Be mindful of your thoughts, and if the temptation arises to create an imaginary life with someone, cut it off and vow to not turn the person into an object that you’re using for a temporary escape into your fake, happy world because your real one isn’t working out.
4. Know Your Worth
Often, if we are turning to emotionally using people, either in real life or in our minds, it is because we are ultimately seeking to be loved. We long to know that we matter, that we are valued, that we have security in this unpredictable world. If this is the case for you, I have good news… you don’t need a boyfriend or girlfriend to have these longings fulfilled. A boyfriend or girlfriend will actually never be able to ultimately fulfill these longings because that’s not their job.
You were made in the image and likeness of an all-powerful King who also happens to be the God of the universe. Your worth has already been determined, and you are priceless. You are loved as you are. You are wanted. You are already someone to somebody. I know all of that sounds like a cliché line, but it’s true. And as soon as you can start to believe it, you will stop looking to use others to fill the spot in your heart that needs a Savior, because you will know that you already have one.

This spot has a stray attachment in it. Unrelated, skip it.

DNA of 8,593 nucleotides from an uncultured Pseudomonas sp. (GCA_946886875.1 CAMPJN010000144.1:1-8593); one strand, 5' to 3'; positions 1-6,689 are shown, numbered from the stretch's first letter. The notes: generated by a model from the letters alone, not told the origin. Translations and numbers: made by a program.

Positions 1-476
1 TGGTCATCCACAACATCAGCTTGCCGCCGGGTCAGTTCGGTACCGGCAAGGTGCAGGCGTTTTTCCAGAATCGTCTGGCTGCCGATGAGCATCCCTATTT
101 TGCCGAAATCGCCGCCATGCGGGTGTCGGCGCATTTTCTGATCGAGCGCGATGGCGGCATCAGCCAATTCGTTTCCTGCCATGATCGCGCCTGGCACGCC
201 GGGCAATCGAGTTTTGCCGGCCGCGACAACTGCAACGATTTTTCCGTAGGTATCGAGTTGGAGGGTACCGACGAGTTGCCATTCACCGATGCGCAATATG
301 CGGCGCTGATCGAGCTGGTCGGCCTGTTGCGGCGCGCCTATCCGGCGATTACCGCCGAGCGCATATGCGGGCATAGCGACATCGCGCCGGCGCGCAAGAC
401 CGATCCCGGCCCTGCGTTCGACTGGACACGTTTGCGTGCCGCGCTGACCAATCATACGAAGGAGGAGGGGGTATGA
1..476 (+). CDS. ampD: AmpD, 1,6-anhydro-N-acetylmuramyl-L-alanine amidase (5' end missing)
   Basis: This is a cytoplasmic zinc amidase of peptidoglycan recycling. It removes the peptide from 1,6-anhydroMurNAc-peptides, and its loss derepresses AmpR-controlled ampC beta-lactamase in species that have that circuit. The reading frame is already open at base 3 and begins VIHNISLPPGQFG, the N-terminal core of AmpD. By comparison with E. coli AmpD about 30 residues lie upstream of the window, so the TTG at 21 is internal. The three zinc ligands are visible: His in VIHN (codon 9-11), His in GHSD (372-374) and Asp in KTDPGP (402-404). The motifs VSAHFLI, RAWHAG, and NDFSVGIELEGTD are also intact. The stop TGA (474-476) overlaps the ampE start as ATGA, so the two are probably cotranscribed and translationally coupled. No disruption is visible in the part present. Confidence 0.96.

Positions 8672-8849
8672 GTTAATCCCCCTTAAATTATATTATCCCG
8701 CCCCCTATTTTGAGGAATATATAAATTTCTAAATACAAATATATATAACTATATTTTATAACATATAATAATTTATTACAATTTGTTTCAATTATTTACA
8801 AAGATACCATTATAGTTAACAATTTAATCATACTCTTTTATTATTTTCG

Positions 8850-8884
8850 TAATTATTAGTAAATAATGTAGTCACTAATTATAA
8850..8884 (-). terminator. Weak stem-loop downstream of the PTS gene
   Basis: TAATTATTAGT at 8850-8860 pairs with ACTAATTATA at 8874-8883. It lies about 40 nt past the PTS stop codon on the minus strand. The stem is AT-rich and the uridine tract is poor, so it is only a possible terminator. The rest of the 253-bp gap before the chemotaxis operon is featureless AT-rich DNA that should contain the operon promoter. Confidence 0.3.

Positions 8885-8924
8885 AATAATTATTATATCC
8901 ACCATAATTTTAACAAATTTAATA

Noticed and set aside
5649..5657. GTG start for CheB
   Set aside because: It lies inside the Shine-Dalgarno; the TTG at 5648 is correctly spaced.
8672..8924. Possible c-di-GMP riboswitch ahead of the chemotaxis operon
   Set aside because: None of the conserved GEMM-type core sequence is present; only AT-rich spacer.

Remember, people are not things, people are souls, so refuse to use!
Be saints, it’s worth it!
(This blog post was originally published at FOCUS.)
Lisa Cotter is a nationally sought-after speaker on the topics of relationships, femininity, and living life with excellence. She is a graduate of Benedictine College; since 2007, she and her husband, Kevin, have served FOCUS (the Fellowship of Catholic University Students) as a family. Lisa and Kevin are the co-authors of “Dating Detox” and she is the founder of Made to Magnify, a ministry with a mission to help people become saints—because it’s worth it.